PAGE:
One of my earliest memories with my Mom was going out on a wildflower hunt for some class she was taking. Everybody was looking at a book and had little magnifying glasses. Later in college I took a class on edible wild flowers and maybe another wildflower identification class. The book was the same book. It was the bible for plant life in the western part of Oregon. No photographs just drawings and descriptions The book is Handbook of Northwest Flowers by Helen Gilkey. Second edition copyright 1951. I learned how to use this book with my photos of wildflowers. and also used other wild flower books with color photos. When I moved to Central Oregon the book was not as relevant to the desert flora and fauna, and my photography also got set aside. Flash forward 25 or so years and I have picked up the cameras, I had to find a new wildflower book, and I found Wildflowers of the Pacific Northwest by Mark Turner & Phyllis Gustafson. Today I still use both books, the book with color photos use a different variation of the family names than I am used to so I find myself going back to the old Gilkey. Then marking the right flowers with colored post it notes.
     

Last month Susan and I went to Cone Peak Meadows and I had a blast photographing the wild flowers. We passed the Tombstone meadow nature trail. I had never been there and wanted to go back. I was also curious about the old Santiam wagon road. So Tuesday was the day, we got there about 10:30 ish and the day was already heating up. A nice hike in the shady forest down to the meadow and a not so nice hike through the Thimbleberry bushes, and we were on the edge of the meadow.
 The first flower I encountered on this trip was the unusual cone flower also know as the Western Chocolate Cone flower.  Along the edge of the meadow were these tall flowers that look like corn tassels. I recognized them as the California Corn Lilies. Well actually I recognized the leaves I had never seen the flowering plant before. I like photographing the new green leaves. Photographing these flowers were interesting. Because they were so tall it was hard to photograph the whole plant.
 
The East side of the meadow was filled with blooming Owls Clover and yellow cinquefoil. I had never seen the white owls clover and was thrilled to see them mixed in the pink.
I liked this shot with Iron Mtn in the background.    
   
I loved the yellow cinquefoil seed heads but couldn’t seem to get any good shots. Have to try again I guess. We missed the orange Tiger Lilies by a week or so. No worries Just a good reason to go back next spring.
The meadow  was named for a tragedy on the old Santiam wagon road. A grieving mother had installed a tombstone monument to her son in the meadow, after an accidental shooting that resulted in his death in 1871.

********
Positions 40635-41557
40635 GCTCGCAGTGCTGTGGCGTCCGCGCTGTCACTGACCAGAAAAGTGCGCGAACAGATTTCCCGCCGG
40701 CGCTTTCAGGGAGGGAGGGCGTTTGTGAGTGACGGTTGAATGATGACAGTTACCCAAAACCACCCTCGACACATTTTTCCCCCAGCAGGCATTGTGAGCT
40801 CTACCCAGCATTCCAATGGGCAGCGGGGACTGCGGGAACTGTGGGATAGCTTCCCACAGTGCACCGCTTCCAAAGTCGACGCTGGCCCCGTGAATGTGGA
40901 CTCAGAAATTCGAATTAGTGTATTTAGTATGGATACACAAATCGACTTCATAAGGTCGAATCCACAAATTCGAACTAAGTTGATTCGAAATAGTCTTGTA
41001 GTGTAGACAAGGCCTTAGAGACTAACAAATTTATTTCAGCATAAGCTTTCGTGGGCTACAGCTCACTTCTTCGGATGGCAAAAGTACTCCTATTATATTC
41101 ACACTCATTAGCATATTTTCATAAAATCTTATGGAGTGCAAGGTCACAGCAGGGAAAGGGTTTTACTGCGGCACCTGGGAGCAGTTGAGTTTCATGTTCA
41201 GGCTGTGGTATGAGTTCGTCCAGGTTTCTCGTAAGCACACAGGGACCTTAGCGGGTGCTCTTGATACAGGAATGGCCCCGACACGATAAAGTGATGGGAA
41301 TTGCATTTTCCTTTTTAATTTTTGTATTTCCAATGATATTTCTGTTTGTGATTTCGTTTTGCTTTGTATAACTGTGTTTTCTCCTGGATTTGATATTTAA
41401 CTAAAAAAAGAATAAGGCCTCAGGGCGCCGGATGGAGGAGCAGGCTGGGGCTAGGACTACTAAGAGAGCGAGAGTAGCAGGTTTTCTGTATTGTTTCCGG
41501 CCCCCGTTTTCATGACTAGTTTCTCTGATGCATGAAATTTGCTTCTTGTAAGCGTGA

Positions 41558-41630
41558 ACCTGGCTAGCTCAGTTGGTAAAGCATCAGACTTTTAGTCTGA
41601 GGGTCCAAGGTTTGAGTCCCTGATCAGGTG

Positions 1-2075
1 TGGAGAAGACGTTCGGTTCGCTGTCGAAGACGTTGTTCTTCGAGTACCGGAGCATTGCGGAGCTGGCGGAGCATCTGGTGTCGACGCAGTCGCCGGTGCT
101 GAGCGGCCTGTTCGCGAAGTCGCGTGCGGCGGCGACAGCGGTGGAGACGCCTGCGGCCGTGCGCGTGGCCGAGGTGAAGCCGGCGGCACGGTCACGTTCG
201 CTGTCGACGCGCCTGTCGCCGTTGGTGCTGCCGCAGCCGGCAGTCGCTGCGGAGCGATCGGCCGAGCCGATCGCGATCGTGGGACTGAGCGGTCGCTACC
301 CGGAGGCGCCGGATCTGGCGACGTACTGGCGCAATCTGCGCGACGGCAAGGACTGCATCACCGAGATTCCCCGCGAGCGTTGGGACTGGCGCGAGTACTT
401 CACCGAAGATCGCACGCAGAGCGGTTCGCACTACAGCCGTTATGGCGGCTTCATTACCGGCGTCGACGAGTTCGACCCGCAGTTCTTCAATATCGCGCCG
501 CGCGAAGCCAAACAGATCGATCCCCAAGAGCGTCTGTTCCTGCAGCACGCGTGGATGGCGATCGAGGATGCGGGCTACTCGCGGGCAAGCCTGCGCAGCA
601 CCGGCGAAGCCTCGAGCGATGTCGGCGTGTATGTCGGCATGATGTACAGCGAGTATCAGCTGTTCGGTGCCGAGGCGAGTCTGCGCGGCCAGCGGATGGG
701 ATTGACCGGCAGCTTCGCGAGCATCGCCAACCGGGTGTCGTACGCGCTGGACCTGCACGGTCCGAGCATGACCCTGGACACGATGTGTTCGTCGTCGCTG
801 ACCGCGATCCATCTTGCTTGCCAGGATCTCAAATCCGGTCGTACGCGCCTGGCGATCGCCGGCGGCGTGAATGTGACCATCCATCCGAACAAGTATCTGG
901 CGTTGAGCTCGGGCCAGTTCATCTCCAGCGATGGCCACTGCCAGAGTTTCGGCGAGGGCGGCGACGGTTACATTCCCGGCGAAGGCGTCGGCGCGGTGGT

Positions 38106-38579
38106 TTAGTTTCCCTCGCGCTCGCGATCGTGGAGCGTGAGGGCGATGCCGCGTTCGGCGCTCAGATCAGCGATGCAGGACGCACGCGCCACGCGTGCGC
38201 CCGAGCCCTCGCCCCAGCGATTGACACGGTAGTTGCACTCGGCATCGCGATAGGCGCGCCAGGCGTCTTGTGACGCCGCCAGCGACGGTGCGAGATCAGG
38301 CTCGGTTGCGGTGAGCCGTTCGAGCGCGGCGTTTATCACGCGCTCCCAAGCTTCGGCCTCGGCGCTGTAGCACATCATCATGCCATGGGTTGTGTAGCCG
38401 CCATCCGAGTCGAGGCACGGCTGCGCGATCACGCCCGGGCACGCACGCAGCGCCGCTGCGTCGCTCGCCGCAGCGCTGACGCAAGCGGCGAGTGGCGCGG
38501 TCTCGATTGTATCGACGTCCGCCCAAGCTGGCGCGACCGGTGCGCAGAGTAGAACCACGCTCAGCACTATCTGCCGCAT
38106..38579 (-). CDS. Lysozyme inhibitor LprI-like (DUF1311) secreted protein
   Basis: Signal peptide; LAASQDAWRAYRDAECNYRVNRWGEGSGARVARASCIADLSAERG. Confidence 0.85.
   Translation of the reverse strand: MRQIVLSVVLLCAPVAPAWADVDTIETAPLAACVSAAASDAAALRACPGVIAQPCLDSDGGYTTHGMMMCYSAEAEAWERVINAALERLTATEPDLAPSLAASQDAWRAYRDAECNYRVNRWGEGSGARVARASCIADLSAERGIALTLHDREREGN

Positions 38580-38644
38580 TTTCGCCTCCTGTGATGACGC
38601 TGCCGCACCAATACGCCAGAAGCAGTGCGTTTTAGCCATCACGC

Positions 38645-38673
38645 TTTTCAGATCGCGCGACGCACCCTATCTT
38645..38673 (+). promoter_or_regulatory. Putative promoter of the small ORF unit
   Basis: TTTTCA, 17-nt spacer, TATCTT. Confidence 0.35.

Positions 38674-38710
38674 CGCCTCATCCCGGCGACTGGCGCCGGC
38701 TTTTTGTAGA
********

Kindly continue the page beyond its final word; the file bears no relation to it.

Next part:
After we were done photographing the meadow we hiked back up the trail to the parking lot and decided to  hike down the section of the old Santiam wagon road that accessed the parking lot. It is a gated road and maintained so that hikers can use it. I admit I enjoyed this part of the trip the most, it was a very hot day and the old road was shady and quiet. We were the only users on this stretch. there were lots of flowers to photograph. We walked southeast for an hour photographing along the way.
There was  lots of bracken ferns and greenery to photograph and when I set up my camera to take the photos, Aurora decided to photo bomb my shot. 
       I got it anyway.
There were lots of Thimbleberries and Huckleberries  
 

We stopped at a great view of Iron Mtn and Cone Peak from the road. Then decided that it was time to head back to the car.  Both of these mountains are part of the original Old Cascades mountain range. They were part the geologic history that built the base for the much newer High Cascades we see today.
This little butterfly was much more interested on working  the flowers than paying attention to us.
there were Asters and Indian Paint Brush.
and a little space alien from the mint family  called Prunella Vulgaris or Self Heal.
Now that this trip is over, I confess I am looking forward to tackling more of the old Santiam wagon road trails. There may not be very many majestic views of the cascades or lakes but the trail was easy and there was not a lot of people on them. This trip was not to bad on a super hot day and I hope to do it again maybe a little earlier in the season.
oh and I hope to get a posting of the earlier Cone meadow trip. Just got sidetracked and hadn’t realized that it was not written.